Additionally, when working with displaced communities, researchers should take into account the sensitivity of trauma in the process of establishing the study’s design. It is highly recommended that researchers engage in co-designing aims and questions with participants whenever possible, as it is a valuable approach for embedding TI principles in all aspects of a study. Co-designing ensures that researchers consider the necessary and unnecessary questions required to ask about traumatic events while ensuring the use of clear, non-deceptive and non-triggering language. This is crucial in the context of displaced communities; researchers must avoid vague and triggering language during the study’s design phase. Moreover, co-designing allows for the development of distress management protocols that provide adequate support to participants throughout the research process. In this way, by employing clear and sensitive language, researchers empower participants to make well-informed decisions about their participation. Furthermore, this approach enables researchers to account for factors that may trigger participants and elicit more accurate and reliable results. Most importantly, researchers create a research environment that respects the displaced individuals’ experiences, promotes their well-being and ensures the generation of meaningful and accurate findings.

Methods of Data Collection

Another critical part of the research involves the data collection methods used, often including qualitative interviews between researchers and participants. Considering the potential distress and re-traumatization that survivors may experience during data collection, researchers need to create an atmosphere of respect and safety. In the process of conducting interviews, the TI approach provides necessary guidelines for what should be done before, during and after an interview. Prior to the interview, it is crucial for researchers to provide participants with comprehensive information about what to expect during the interview process. This includes discussing approaches to managing distress and offering participants the autonomy to withdraw from the study at any time without repercussions. Establishing clear boundaries and ensuring informed consent is essential to maintaining a safe and respectful environment. During the interview, the interviewer should be attuned to cues of discomfort or distress exhibited by participants. It is important to respond empathetically and appropriately, providing support and reassurance throughout the conversation. Narrating transitions between sections of the interview can help participants navigate the discussion and maintain a sense of control. Additionally, offering grounding strategies, such as deep breathing exercises or mindfulness techniques, can help participants regulate their emotions during the interview. After the interview, researchers should allocate sufficient time for participants to share any additional thoughts or concerns they may have. It is important to remind participants of their ability to contact the interviewer if they require further support or have any questions or reflections after the interview. Providing participants with contact information for psychological service providers or support organizations can also be helpful, as it enables them to seek professional assistance if they feel the need to speak about their experiences.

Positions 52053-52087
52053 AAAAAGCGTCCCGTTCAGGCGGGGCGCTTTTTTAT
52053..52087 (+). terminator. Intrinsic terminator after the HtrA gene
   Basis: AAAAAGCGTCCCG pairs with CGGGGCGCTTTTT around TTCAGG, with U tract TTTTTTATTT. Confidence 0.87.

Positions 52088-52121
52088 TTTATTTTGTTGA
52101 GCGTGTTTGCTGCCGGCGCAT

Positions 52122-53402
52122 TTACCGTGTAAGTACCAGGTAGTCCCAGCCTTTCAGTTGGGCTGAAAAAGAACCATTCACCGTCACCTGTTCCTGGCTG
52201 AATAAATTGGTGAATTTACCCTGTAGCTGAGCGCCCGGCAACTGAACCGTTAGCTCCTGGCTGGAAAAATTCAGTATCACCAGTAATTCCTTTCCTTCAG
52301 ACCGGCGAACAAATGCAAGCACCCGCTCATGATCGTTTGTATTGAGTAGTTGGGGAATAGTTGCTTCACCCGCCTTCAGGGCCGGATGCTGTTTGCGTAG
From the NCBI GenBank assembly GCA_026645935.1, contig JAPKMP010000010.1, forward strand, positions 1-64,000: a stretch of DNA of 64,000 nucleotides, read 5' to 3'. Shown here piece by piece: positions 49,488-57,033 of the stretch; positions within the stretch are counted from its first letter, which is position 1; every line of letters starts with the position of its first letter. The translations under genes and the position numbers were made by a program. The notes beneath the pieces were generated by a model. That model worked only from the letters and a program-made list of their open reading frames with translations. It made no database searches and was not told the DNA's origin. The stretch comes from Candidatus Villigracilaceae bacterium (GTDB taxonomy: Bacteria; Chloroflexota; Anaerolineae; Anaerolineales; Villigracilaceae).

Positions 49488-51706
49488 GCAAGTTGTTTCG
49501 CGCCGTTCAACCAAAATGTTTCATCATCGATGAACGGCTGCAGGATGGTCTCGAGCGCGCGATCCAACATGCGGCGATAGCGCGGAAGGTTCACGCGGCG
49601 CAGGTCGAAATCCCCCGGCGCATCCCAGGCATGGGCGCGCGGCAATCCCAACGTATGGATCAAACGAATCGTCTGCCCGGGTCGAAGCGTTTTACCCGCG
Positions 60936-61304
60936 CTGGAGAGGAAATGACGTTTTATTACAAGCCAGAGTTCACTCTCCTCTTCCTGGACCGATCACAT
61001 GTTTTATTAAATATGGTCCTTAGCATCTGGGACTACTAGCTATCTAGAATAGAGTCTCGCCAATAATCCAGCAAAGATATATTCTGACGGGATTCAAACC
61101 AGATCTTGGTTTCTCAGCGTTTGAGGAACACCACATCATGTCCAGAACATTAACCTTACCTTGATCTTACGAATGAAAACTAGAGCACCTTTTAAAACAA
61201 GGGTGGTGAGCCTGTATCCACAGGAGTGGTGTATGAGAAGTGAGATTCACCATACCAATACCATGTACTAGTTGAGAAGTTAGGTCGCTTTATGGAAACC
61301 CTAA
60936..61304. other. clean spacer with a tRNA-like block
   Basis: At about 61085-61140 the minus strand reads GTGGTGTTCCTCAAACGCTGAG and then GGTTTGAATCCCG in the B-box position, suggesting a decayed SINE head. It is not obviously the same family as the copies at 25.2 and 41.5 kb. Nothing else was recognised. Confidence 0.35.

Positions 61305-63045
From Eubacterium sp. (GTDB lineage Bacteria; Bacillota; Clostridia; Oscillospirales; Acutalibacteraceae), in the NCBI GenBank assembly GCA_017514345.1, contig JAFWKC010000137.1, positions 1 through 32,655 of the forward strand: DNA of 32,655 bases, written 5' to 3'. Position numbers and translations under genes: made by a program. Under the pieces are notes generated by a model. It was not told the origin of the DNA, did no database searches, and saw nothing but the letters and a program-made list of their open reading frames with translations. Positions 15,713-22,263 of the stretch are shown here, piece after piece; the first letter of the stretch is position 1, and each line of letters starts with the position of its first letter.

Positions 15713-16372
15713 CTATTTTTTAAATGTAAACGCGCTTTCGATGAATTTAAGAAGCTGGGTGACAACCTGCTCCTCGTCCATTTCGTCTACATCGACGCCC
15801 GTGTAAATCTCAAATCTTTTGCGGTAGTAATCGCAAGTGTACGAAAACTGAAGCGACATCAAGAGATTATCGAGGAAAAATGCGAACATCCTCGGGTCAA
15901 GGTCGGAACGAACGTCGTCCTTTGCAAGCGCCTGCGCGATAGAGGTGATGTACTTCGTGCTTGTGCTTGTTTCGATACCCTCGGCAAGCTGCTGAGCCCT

Data Analysis

Finally, the process of analyzing data should not be neglected. When analyzing and sharing the data, researchers should look at the data from various angles and involve different sectors in the analysis. Most importantly, researchers should prioritize the voices of the participants and make sure the findings are easily accessible to the communities involved in the study. Moreover, data sharing in research can pose risks to participant privacy and confidentiality. Strategies for anonymizing data, such as removing identifying information or using de-identification methods, may not always be effective, especially in relational or qualitative research because stakeholders with ill intent may attempt to access and breach confidentiality. Therefore, TI consent forms and data management plans must detail how researchers will protect participants’ safety, privacy and confidentiality if they intend to share and archive data. As such, consent forms should be reviewed by the Institutional Review Board (IRB) and should clearly explain the researcher’s obligations and intent to share data. Participants should also be given the opportunity to decide how much and what parts of their data they agree to share, as well as how their data can be shared.